Please turn on javascript in your browser to play chess.
Only Chess Forum

Only Chess Forum

  1. Subscriber sonhouse
    Fast and Curious
    28 Jul '10 21:38


    I think it all started going wrong as early as move 2 for me, Nc6. Any other boners?
  2. 28 Jul '10 22:01 / 4 edits
    Nc6 is indeed rarely played, but playable. I wouldn't have a clue what to do though! e6, c6 and Nf6 are the best moves at move 2. I think you got a really position out of the opening though. I think Nd7 was the blunder, but I just bolted through the moves. It seems like losing your bishop did it. b6 creating weaknesses wasn't too pretty either. Afterwards your plan should have been to find a way to break with the C-pawn to equalise, not a speculative kingside attack.
  3. Standard member SwissGambit
    Caninus Interruptus
    28 Jul '10 23:13
    I like 12...Kh8 followed by ...f5. I see no reason to trade the Nd5 so quickly.
  4. Subscriber Paul Leggett
    Chess Librarian
    28 Jul '10 23:46
    Originally posted by SwissGambit
    I like 12...Kh8 followed by ...f5. I see no reason to trade the Nd5 so quickly.
    I like this idea. This is Chigorin's Defense, and I had no idea it had such a close connection to Alekhine's Defense- I have had similar positions in games that started 1. e4 Nf6.

    My casual impression was that the game was lost in the middle- and endgame. I actually liked the opening, and I'm thinking of looking more closely at it now.

    Paul
  5. 29 Jul '10 00:05
    I think the idea with 2N6 is to immediately remove the white d-pawn and possibly trade queens. Something like

    d4 ...d5
    c4 ...Nc6
    Nc3 ...dxc4
    intending ...Qxd4

    3 ...Nf6 was not the best move. e6 or dxc4 would have been safer.

    6 d5 ...Na5 b4 ...Nc4 Qb3 would have been difficult for you defend.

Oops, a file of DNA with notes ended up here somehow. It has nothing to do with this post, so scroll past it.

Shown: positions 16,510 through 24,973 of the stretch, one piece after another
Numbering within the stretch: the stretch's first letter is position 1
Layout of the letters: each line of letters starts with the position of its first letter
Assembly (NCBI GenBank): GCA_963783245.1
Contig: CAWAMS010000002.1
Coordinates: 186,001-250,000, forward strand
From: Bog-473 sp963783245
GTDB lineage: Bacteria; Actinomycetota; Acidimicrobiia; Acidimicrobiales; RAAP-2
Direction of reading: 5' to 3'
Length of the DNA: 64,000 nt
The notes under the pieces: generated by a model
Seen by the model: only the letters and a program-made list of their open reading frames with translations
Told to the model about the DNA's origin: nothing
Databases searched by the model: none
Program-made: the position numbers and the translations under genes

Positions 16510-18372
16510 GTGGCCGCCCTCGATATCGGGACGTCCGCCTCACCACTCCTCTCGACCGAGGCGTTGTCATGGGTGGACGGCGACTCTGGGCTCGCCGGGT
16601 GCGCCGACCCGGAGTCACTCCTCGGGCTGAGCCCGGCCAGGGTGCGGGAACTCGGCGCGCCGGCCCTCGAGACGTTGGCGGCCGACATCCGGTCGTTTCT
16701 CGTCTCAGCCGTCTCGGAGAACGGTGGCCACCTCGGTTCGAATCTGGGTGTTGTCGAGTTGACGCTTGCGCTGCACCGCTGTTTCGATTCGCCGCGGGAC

12...Re1 might have been better also.


    If you want to try the defense, I would suggest looking at the game Steinitz Chigorin 1898, and trying to figure out where Chigorin went wrong. Morozevich also has played a few games using this defense.
  6. Subscriber Paul Leggett
    Chess Librarian
    29 Jul '10 00:06
    Originally posted by Paul Leggett
    I like this idea. This is Chigorin's Defense, and I had no idea it had such a close connection to Alekhine's Defense- I have had similar positions in games that started 1. e4 Nf6.

    My casual impression was that the game was lost in the middle- and endgame. I actually liked the opening, and I'm thinking of looking more closely at it now.

    Paul
    I went to the database to see what normally happens in this opening, and it appears 5. ... Nxb3 is by far the most popular move in the game position, with ...Nb6 a distant 3rd.

    I think the idea is similar to the Gruenfeld Exchange, where white is allowed to build a pawn center for black to assault.

    I followed the 5. ... Nxc3 idea in the database with the best/most popular moves for both sides, and this is the highest-rated sample game I found for black:

  7. 29 Jul '10 00:24
    By move 13 I think I would have been looking to trade pieces and get into the endgame given his isolated pawn, your queenside pawn majority, and your sound pawn structure.

    On move 14 I'd have taken his knight, he'd have probably taken back with his bishop and then I'd have moved bishop to b5 to keep the pressure on. I'd also have been thinking about doubling my rooks on the e file.